Maori flag to fly at Rotorua Civic centre on Waitangi Day

Press Release – Rotorua District Council

Rotorua District Council (RDC) is to fly a Maori flag alongside the New Zealand flag at the council Civic Centre on Waitangi Day this week. However it will be the Independence Flag of the Confederated Hapu of New Zealand which dates back to 1835, and not …4 February 2013

Maori flag to fly at Rotorua Civic centre on Waitangi Day

Rotorua District Council (RDC) is to fly a Maori flag alongside the New Zealand flag at the council Civic Centre on Waitangi Day this week.

However it will be the ‘Independence Flag of the Confederated Hapu of New Zealand’ which dates back to 1835, and not the more recent Tino Rangatiratanga flag.

The decision follows a recommendation made to RDC this morning (Monday 4 February) at a meeting of the council’s Te Arawa Standing Committee.

The flag selected to fly this year on Waitangi Day is an interim measure only until a permanent flag is designed by Te Arawa for use on future Waitangi Days.

A decision on what flag will fly in coming years has been left in the hands of Te Pukenga Koeke o Te Arawa, the group of Te Arawa kaumatua which advises the council on cultural matters.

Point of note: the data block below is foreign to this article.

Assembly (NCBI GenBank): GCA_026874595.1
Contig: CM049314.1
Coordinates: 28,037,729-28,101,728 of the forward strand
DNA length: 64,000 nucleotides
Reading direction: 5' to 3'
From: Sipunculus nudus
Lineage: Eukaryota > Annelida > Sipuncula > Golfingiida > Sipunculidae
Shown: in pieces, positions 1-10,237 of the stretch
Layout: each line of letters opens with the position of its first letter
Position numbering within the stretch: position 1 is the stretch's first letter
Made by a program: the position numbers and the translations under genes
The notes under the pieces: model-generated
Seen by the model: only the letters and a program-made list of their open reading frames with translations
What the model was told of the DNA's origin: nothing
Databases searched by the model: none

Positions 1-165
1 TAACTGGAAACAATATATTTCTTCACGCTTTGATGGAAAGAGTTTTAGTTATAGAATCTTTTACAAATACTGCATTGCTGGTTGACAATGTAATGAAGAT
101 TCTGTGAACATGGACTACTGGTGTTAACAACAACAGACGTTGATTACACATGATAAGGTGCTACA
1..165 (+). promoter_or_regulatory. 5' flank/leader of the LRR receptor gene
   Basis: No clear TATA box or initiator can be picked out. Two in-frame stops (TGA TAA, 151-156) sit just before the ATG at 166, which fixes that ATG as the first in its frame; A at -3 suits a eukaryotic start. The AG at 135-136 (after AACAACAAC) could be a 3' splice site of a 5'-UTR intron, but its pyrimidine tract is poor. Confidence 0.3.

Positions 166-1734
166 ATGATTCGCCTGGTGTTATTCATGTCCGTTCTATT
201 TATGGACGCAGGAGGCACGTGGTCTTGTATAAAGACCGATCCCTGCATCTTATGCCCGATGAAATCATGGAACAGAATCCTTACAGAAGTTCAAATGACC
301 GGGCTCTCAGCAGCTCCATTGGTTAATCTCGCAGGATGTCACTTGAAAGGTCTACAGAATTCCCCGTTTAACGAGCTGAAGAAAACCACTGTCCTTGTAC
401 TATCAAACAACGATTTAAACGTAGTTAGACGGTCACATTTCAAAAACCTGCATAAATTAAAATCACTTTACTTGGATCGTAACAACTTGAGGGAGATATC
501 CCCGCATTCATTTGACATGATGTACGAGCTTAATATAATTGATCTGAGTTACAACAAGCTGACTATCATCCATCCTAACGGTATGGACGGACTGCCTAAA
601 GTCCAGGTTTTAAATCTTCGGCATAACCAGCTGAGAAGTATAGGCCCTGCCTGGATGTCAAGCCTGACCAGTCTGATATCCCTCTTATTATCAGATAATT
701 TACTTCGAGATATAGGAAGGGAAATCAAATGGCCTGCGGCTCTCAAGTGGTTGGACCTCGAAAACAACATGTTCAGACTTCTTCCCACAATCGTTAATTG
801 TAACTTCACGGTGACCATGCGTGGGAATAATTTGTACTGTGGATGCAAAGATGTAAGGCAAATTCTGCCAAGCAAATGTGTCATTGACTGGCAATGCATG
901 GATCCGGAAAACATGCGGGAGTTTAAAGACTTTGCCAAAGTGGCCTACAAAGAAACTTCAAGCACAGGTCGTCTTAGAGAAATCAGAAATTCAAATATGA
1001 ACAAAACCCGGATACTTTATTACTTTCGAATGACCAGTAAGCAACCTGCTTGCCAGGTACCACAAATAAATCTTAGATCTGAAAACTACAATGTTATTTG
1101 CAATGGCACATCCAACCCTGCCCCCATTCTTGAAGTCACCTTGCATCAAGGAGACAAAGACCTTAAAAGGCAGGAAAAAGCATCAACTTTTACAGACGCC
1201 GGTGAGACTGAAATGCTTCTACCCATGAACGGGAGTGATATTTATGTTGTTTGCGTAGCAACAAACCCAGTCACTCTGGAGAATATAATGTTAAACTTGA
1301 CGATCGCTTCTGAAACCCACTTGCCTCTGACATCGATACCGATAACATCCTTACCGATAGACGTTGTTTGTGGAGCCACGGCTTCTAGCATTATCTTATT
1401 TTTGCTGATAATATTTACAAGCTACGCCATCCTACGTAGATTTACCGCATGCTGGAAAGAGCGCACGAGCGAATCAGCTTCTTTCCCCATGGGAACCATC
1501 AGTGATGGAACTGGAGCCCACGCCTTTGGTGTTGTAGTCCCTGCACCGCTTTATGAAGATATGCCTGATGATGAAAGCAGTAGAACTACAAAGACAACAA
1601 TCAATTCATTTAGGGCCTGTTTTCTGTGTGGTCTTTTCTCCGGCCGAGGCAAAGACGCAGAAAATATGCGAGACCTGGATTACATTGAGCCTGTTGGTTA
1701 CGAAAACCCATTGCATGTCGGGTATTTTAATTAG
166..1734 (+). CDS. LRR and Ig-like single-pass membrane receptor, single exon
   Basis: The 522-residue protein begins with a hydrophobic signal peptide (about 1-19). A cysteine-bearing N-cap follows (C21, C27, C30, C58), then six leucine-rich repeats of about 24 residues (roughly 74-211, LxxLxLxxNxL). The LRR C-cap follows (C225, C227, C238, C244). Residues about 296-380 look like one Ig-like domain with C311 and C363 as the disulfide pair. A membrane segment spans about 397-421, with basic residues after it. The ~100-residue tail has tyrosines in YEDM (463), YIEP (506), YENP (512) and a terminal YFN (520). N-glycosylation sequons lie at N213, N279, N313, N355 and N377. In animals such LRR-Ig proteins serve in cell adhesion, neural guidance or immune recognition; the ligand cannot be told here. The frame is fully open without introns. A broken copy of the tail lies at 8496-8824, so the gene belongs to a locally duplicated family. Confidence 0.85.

It is understood that Te Pukenga Koeke is mounting a design competition among schools to identify a flag that can specifically represent Te Arawa people.

Te Arawa Standing Committee chairman and Rotorua mayor Kevin Winters said the choice of flag to be flown on the Civic Centre was a decision for Te Arawa.

“In 2011 the council accepted in principle a request for a Maori flag to be flown at the Civic Centre on Waitangi Days as acknowledgement of the partnership between Maori and the council in Rotorua.

“But we left the choice of flag to Te Arawa themselves to determine. While there were some who wanted the Tino Rangatira flag selected, others among Te Arawa were equally adamant that that particular flag was unacceptable to them. There needed to be a strong consensus and that did not appear to be the case by the time Waitangi Day came around last year.

“The decision by the Te Arawa Standing committee this week is a pragmatic one involving some compromise in the interim until local iwi can come up with a more permanent solution for future years.

“We’re hopeful that by Waitangi Day in 2014 Te Arawa will have designed a unique flag that can be widely embraced by Maori as representing Te Arawa,” said Mr Winters. “We look forward to flying that new flag on the Civic Centre next year to acknowledge the place of Te Arawa in our history, their role in governance of our district today, and the continuing partnership into our future.”

The Independence Flag of the Confederated Hapu that will fly this week on the Civic centre as a temporary measure was used to welcome pakeha to Te Arawa country in the early 1800s and flew on the first ship to export produce from New Zealand to Australia.

ENDS

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